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L-Tyrosine for Fatigue

author image Linda Tarr Kent
Linda Tarr Kent is a reporter and editor with more than 20 years experience at Gannett Company Inc., The McClatchy Company, Sound Publishing Inc., Mach Publishing, MomFit The Movement and other companies. Her area of expertise is health and fitness. She is a Bosu fitness and stand-up paddle surfing instructor. Kent holds a bachelor's degree in journalism from Washington State University.
L-Tyrosine for Fatigue
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L-tyrosine is an amino acid that is purported to help boost flagging energy levels or reduce fatigue-related memory problems, often attributed to hormonal insufficiencies due to adrenal fatigue or poor thyroid function. You will find L-tyrosine in tablet, capsule and pill forms. Though some books and websites claim it has no side effects, you need to consult a doctor before trying this supplement -- especially if you have high blood pressure or another medical condition.

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Adrenal fatigue is often discussed in health books and on the Internet, though it is not a recognized medical diagnosis. Your body’s adrenal glands produce numerous essential hormones. Adrenal insufficiency, in which your adrenal glands produce an insufficient amount of a hormone due to an underlying disease, is a recognized medical diagnosis. Adrenal fatigue is purported to include an array of nonspecific symptoms including fatigue, body aches, digestive problems, nervousness and trouble sleeping. Adrenal insufficiency symptoms include fatigue and body aches along with loss of weight and body hair, low blood pressure and lightheadedness. Proponents of adrenal fatigue as a diagnosis point to it as a mild form of adrenal insufficiency that is caused by chronic stress, notes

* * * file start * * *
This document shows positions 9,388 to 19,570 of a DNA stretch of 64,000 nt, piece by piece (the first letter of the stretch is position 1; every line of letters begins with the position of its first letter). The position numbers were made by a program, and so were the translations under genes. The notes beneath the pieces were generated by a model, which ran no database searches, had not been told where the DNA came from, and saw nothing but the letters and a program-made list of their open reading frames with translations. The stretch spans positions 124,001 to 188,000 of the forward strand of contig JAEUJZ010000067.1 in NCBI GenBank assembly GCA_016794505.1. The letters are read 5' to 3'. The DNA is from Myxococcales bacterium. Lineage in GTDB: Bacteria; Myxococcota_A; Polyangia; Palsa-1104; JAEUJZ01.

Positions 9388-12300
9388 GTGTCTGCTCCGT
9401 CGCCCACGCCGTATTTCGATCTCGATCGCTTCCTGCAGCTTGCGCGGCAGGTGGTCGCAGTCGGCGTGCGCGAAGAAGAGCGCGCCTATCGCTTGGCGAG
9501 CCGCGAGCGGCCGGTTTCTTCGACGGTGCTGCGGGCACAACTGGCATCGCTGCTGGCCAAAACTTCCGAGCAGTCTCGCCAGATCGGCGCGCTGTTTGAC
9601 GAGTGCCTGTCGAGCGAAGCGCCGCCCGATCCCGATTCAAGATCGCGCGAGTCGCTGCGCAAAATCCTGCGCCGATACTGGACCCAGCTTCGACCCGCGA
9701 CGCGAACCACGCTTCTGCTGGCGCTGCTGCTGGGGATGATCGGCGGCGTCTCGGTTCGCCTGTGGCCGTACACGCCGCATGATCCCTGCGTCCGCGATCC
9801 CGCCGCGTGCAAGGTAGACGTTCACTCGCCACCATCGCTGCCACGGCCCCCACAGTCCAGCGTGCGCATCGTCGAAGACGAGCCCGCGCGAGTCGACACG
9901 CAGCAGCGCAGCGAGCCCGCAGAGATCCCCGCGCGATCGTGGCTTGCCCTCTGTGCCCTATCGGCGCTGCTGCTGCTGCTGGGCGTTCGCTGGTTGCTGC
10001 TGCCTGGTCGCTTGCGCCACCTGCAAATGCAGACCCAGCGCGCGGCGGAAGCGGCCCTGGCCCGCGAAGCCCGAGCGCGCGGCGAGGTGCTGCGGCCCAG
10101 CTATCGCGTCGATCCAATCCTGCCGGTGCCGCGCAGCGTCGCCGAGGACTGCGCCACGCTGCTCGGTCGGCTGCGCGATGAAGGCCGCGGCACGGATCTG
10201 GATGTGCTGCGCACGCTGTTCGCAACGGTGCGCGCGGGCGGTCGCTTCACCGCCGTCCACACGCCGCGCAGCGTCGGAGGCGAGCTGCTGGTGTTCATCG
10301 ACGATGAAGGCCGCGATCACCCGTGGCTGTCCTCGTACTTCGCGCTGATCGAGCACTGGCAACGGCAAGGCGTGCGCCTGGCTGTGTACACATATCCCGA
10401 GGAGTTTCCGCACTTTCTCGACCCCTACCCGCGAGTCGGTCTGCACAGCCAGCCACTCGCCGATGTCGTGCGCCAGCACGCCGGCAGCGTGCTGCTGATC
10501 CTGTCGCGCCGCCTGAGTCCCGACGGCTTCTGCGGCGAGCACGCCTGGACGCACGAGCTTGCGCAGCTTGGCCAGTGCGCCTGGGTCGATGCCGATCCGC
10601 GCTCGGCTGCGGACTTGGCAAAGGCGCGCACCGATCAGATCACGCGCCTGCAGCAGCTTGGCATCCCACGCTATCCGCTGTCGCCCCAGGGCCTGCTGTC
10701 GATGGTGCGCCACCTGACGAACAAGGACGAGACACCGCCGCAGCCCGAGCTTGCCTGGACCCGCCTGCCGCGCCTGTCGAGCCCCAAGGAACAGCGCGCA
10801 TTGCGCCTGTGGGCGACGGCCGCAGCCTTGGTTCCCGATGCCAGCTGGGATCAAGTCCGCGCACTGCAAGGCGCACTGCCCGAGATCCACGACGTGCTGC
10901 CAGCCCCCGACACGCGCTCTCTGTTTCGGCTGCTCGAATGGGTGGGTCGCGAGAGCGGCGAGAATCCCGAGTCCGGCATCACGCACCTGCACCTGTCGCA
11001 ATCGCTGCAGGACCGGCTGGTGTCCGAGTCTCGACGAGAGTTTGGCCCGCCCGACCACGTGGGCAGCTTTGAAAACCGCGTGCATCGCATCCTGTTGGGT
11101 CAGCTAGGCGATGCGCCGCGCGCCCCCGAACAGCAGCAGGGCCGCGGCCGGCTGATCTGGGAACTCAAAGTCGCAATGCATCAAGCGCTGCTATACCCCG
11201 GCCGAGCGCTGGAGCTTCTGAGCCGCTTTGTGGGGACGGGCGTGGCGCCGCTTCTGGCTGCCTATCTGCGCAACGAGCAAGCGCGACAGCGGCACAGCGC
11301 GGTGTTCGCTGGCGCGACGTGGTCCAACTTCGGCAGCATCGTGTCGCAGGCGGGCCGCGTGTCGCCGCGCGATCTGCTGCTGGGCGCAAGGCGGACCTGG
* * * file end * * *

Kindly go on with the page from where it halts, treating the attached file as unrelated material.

Possible Effects

L-tyrosine is advocated as a supplement that may help resolve stress-related hormone imbalances. The theory behind adrenal fatigue is that it’s a mild form of adrenal insufficiency which is caused by chronic stress. L-tyrosine is recommended for its beneficial effect on both adrenal and thyroid hormone production in cases of chronic stress, says “The Stress Effect” author Richard Weinstein. Your adrenal glands convert this amino acid into epinephrine and norepinephrine, which stimulate your sympathetic nervous system. Norepinephrine increases alertness and elevates your mood. Your thyroid uses it to make thyroxine, which regulates your body temperature. Supplemental L-tyrosine helps you if you are suffering from adrenal fatigue with symptoms such as cold hands and feet and depression, Weinstein says.


A commonly recommended dose for L-tyrosine is 500 mg. The best time to take it is upon waking, advises “No More Fatigue” author Jack Challem. Wait 15 minutes before consuming food or any other liquid besides water.


If you have high blood pressure, consult your doctor about using L-tyrosine to boost your energy because it may worsen your condition. Also avoid it if you are prone to migraine or vascular headaches. Consult your doctor for other possible side effects and interactions. endocrinologist Todd B. Nippoldt cautions against using unproven remedies such as L-tyrosine to alleviate adrenal fatigue or hormone imbalances. Unproven remedies for this unproven condition may cause you to feel even worse. Meanwhile, the real cause — such as fibromyalgia or depression — may continue to affect your body, says Nippoldt.

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